the level of water in the cans at 15-minute intervals. When
using the oscillating type of lawn sprinkler, place the sprinkler
on a platform higher than the crop (to prevent water from being
diverted by plant leaves), and try to keep the watering pattern
even by frequently moving the sprinkler and overlapping about
half of each pattern.
Do not use sprinkle irrigation in the evening, as foliage
that remains wet overnight can encourage diseases. Morning
watering is preferable, as there will be less water lost to
evaporation than during the heat of the day. Add enough water
to soak the soil to a depth of 5 to 6 inches--the precise amount
required varies with the nature of your soil. Frequent, light
waterings will encourage shallow rooting, causing plants to
suffer more during drought periods, especially if mulches are
not used. On the other hand, too much water, especially in
poorly drained soils, can be as damaging to plant growth as
too little water, depriving the roots of oxygen needed to grow.
By knowing the critical watering periods for selected
vegetables or vegetable types, you can reduce the amount of
supplemental water you add. This can be important, especially
where water supplies are limited. In general, water is most
* during the first few weeks of development
* immediately after transplant
* during development of fruits
The critical watering periods for some specific vegetables
Asparagus -- Spear production, fern development
Broccoli, Cabbage, Cauliflower -- Head development
Beans, peas -- Pod filling
Carrot -- Seed emergence, root development
Corn -- Silking, tasseling, ear development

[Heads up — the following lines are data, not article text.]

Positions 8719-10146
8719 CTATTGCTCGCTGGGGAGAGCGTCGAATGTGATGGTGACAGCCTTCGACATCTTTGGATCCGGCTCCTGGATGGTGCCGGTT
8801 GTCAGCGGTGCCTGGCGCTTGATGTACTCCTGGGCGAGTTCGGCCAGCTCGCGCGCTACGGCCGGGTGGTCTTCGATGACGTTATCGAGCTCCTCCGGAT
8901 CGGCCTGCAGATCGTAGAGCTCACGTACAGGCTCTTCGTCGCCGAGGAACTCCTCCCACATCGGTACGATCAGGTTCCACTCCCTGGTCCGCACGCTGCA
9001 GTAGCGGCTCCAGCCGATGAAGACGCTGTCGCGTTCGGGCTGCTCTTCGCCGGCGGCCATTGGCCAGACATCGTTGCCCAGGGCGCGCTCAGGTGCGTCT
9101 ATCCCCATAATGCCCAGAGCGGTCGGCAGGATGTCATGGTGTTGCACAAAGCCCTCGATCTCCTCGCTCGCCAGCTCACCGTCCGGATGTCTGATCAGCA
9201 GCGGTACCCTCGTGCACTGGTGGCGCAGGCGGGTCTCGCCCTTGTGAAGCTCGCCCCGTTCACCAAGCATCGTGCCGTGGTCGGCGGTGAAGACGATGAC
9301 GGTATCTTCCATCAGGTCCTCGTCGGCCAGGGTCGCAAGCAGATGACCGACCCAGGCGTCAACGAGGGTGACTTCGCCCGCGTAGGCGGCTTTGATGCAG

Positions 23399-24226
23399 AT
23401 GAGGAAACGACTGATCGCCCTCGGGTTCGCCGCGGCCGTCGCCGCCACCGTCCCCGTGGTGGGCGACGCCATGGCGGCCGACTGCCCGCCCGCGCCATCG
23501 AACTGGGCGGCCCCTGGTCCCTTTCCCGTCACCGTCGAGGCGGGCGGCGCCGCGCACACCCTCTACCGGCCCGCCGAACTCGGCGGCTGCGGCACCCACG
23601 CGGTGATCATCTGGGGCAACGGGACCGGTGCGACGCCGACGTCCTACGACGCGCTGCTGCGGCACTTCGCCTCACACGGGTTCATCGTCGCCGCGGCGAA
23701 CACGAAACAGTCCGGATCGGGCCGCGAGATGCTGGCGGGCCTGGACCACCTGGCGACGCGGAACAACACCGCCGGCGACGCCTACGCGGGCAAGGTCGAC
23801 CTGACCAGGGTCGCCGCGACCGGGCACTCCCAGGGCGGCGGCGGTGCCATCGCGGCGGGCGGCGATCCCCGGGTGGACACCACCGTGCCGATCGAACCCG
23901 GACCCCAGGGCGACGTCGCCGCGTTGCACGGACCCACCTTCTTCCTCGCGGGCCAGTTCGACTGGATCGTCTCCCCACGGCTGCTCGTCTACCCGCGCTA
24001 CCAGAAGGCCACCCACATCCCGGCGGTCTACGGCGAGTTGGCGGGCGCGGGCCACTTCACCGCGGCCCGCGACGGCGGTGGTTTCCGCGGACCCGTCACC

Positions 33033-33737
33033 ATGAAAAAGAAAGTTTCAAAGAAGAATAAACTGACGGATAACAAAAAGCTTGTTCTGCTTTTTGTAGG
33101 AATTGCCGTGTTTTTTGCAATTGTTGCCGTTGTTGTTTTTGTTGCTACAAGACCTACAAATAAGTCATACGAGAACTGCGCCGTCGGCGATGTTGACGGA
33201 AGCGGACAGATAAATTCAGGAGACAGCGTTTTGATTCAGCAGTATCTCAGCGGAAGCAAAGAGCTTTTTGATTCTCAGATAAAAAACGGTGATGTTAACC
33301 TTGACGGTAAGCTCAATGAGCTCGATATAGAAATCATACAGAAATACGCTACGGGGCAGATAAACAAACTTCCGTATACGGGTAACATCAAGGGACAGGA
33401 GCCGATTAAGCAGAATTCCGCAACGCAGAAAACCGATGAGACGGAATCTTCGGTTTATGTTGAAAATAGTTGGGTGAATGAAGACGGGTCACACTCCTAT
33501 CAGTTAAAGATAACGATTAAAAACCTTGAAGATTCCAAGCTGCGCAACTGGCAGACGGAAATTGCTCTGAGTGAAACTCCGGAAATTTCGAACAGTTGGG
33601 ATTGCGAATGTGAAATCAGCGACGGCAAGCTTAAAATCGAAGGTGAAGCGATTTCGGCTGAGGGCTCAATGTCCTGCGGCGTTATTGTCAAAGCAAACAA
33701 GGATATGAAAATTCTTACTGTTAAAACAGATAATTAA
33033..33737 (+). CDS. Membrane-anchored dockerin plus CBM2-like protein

Cucumber, Melon --Flowering, fruit development
Eggplant, Tomato --Flowering, fruiting
Lettuce -- Head development; moisture should be constant
In areas prone to repeated drought, look for drought-resistant
varieties when buying seed or plants.
If water supplies are short in
your area and you wish to use "gray water" (water from household
uses) on your vegetable garden, a few rules should be observed:
* Do not use any water run through the toilet, because of the possibility of
contamination from fecal organisms.
* Avoid the use of kitchen waste water that contains grease or harsh cleaners,
ammonia, bleach, softeners or non-biodegradable detergents.
* If using water from the bathtub or washing machine, use only mild, biodegradable
soaps. Omit softeners and bleaches. Allow the wash and rinse water to mix,
if possible, to dilute the soap content. Never use a borax-containing product
(such as washing soda) in water to be used on a garden because of the danger
of applying levels of boron toxic to plants.
* Apply gray water to the soil, not to plant leaves.
Adapted from Diane Relf,
Virginia Cooperative Extension, 2000
are poisonous! Read and follow all safety precautions on labels.
Handle carefully and store in original containers out of reach
of children, pets or livestock. Dispose of empty containers
immediately, in a safe manner and place. Pesticides should never
be stored with foods or in areas where people eat.
When trade names are used for identification, no product endorsement
is implied, nor is discrimination intended against similar materials.
Be sure that the pesticide you intend to use is registered for
the state of use.
The user of this information assumes all risk for personal injury
or property damage.
information, call the URI CE Gardening and Food Safety Hotline
at 1-800-448-1011 or (401)874-2929 from outside Rhode Island;
Monday-Thursday between 9 am and 2 pm.
of Rhode Island Cooperative Extension provides equal program